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Niners' COVID-19 ordeal is latest reminder NFL teams have to be comfortable operating with uncertainty

Liz Roscher
·4-min read

The San Francisco 49ers will be playing hurt against the Green Bay Packers on Thursday night. They’ve got starters out due to in-game injuries, but they also have a number of vital players on the reserve/COVID-19 list due to a positive test or exposure to someone who tested positive.

The Niners-Packers game is going on as scheduled despite the absence of San Francisco wide receivers Kendrick Bourne, Deebo Samuel, and Brandon Aiyuk, who were all placed on the reserve/COVID-19 list on Wednesday, but a new wrinkle on Thursday afternoon presented some difficult questions. If a player’s test is a false positive, why should they have to miss a game on the reserve/COVID-19 list? Is there any way at all to remove the uncertainty from this situation?

No definite answers

Matt Maiocco of NBC Sports Bay Area reported on Thursday that Bourne’s Wednesday test came back negative, the day after he tested positive and was placed on the reserve/COVID-19 list.

Maiocco says that Bourne’s negative test means that his previous positive may have been a false positive. If it was, he’d essentially be missing Thursday night’s game for nothing since he doesn’t actually have the coronavirus. Since Aiyuk and Samuel are on the list because of their close contact with Bourne, they’d also be missing it for nothing if he doesn’t have it. With how banged up the Niners are, knowing they missed the game when they didn’t have to would definitely sting.

There is one problem, though. You can’t know if a test is a false positive without further days of testing. ESPN’s Adam Schefter pointed out that false positives have been pretty rare in the NFL, and that false negatives are actually far more common.

The only way to be certain of a false positive or negative is for more testing to be done in the subsequent days, so no one will know whether Bourne actually has COVID-19 for at least another day or two. The Niners will have to play on Thursday night without Bourne, not knowing whether his first test was a false positive or his second test was a false negative.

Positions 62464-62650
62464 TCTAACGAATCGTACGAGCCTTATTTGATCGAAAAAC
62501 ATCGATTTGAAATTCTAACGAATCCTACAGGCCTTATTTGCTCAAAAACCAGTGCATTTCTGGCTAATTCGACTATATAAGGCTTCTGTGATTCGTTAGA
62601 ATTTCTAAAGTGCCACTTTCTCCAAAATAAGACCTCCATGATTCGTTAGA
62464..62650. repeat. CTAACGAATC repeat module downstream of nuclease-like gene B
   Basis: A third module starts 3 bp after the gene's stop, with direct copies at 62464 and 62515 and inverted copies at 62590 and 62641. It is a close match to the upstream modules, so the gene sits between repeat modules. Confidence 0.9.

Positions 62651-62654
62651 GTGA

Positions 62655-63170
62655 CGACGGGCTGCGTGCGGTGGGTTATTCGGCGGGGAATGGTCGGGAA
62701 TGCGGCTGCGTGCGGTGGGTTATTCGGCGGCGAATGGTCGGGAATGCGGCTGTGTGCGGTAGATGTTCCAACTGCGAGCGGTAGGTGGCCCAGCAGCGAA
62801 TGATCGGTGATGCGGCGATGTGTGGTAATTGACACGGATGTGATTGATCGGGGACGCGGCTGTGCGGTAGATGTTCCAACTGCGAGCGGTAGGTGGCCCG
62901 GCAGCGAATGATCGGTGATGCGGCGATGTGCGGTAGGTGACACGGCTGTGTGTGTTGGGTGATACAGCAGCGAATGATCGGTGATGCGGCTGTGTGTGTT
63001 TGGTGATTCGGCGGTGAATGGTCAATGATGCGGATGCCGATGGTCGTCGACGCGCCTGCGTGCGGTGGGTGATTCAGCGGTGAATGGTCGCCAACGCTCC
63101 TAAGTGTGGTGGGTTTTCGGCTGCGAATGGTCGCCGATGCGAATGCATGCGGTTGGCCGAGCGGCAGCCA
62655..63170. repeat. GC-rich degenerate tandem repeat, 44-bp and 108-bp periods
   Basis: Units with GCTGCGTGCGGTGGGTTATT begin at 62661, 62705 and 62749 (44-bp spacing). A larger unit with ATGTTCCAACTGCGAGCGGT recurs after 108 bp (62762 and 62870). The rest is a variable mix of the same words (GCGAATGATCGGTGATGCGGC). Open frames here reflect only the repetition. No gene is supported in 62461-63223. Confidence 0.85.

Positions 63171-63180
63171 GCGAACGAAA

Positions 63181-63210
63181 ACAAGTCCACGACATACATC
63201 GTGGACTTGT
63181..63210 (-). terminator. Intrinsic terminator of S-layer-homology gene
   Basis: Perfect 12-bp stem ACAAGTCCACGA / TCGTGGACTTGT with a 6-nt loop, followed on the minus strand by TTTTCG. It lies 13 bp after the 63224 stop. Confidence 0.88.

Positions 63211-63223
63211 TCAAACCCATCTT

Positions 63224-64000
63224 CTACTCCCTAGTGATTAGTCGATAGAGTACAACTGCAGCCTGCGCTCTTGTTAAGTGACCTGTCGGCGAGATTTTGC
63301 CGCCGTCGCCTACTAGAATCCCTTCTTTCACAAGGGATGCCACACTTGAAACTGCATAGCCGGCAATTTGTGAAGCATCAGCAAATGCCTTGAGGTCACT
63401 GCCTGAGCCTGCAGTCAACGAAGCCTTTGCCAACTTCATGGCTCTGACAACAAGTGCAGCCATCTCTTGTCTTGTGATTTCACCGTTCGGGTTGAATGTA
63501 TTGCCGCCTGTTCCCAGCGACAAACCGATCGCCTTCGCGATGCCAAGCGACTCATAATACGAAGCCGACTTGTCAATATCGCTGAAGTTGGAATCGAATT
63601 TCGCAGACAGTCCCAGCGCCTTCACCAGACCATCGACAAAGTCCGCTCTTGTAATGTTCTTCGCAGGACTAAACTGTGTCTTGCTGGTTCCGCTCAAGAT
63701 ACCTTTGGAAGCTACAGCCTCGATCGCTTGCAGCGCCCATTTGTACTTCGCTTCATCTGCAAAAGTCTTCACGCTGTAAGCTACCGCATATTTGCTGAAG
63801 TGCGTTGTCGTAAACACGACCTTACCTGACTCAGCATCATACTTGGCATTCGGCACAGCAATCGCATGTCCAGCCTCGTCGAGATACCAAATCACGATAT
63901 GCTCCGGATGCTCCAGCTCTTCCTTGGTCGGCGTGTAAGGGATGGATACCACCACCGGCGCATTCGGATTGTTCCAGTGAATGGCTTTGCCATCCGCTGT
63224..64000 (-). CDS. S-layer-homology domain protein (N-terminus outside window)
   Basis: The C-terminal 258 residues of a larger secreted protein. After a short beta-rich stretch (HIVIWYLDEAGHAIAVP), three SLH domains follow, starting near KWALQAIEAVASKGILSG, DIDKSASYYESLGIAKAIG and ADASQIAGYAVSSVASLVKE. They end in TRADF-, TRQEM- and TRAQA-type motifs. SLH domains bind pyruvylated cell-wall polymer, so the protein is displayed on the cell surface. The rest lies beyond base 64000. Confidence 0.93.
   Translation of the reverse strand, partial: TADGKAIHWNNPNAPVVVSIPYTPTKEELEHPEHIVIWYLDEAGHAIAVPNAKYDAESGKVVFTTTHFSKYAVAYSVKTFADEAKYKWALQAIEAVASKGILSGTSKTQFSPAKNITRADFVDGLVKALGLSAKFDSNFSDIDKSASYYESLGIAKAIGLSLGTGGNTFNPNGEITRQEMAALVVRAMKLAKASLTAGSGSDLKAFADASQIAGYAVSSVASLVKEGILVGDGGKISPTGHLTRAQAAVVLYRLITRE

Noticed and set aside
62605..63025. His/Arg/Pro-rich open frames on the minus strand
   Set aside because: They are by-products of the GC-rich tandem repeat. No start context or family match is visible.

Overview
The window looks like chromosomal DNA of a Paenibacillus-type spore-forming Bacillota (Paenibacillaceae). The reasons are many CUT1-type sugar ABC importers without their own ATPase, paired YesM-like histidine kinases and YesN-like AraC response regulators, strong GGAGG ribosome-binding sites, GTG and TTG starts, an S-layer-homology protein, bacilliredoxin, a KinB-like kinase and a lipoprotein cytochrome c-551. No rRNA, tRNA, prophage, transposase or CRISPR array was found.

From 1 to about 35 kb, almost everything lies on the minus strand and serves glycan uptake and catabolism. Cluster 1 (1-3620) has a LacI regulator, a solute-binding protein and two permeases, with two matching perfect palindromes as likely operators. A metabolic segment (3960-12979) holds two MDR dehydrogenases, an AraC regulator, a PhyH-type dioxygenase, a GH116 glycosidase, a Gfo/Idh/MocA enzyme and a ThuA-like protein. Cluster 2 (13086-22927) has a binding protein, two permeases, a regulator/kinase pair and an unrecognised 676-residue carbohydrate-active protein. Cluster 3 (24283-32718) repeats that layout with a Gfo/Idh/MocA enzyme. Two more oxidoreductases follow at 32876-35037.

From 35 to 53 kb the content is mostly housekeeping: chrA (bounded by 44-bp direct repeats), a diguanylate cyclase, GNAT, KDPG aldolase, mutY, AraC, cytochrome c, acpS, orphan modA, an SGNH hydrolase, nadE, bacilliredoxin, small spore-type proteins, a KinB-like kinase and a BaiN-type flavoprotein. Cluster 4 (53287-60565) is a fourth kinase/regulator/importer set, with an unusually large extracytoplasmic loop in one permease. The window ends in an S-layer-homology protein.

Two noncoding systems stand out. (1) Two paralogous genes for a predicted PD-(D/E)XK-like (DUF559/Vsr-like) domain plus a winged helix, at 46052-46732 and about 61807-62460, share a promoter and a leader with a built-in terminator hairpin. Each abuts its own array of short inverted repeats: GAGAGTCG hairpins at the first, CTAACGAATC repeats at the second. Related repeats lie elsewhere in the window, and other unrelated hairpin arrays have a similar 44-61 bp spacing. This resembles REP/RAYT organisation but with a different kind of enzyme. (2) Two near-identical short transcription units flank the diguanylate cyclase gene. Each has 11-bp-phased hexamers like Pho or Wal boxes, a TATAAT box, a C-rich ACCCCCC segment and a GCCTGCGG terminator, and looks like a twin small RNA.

That uncertainty is tough to swallow when your team is hunting for wins and desperately needs every healthy player to be on the field. But they have to swallow it, because it’s the only way the NFL can possibly continue operating during a pandemic.

No one will know for days whether 49ers wide receiver Kendrick Bourne has COVID-19, and everyone has to be OK with not knowing as his health takes priority. (Photo by Thearon W. Henderson/Getty Images)
No one will know for days whether 49ers wide receiver Kendrick Bourne has COVID-19, and everyone has to be OK with not knowing as his health takes priority. (Photo by Thearon W. Henderson/Getty Images)

No other options for 49ers vs. Packers

In the end, whether the results of Bourne’s tests were a false positive or a false negative is irrelevant. He tested positive so he has to go on the reserve/COVID-19 list. Aiyuk and Samuel are considered close contacts, so they also have to go on the list. They’ll all miss Thursday night’s game because they must have five straight days of negative tests in order to be activated from the list.

Those are the rules. That’s the way it is. Everyone agreed to the protocols, so they must operate within them. It’s not about fairness, it’s about protecting the health and safety of players, coaches, and staff members. But since every single NFL team has to follow the same rules, it also happens to be incredibly fair.

The United States reported over 100,000 new cases of COVID-19 on Thursday. If Bourne’s test turns out to be a false positive, he didn’t miss Thursday night’s game for nothing. He missed it because no one can be sure if it’s false without additional days of testing. Him not being there means that no matter what, there’s no chance he can spread COVID-19 to anyone else.

That’s the only certainty in the NFL right now when it comes to COVID-19, that the safest thing is for a player to isolate if there’s even the smallest chance they have the coronavirus. Regardless of the false positives or false negatives or their depleted offensive line or receiver corps, every team has to deal with that.

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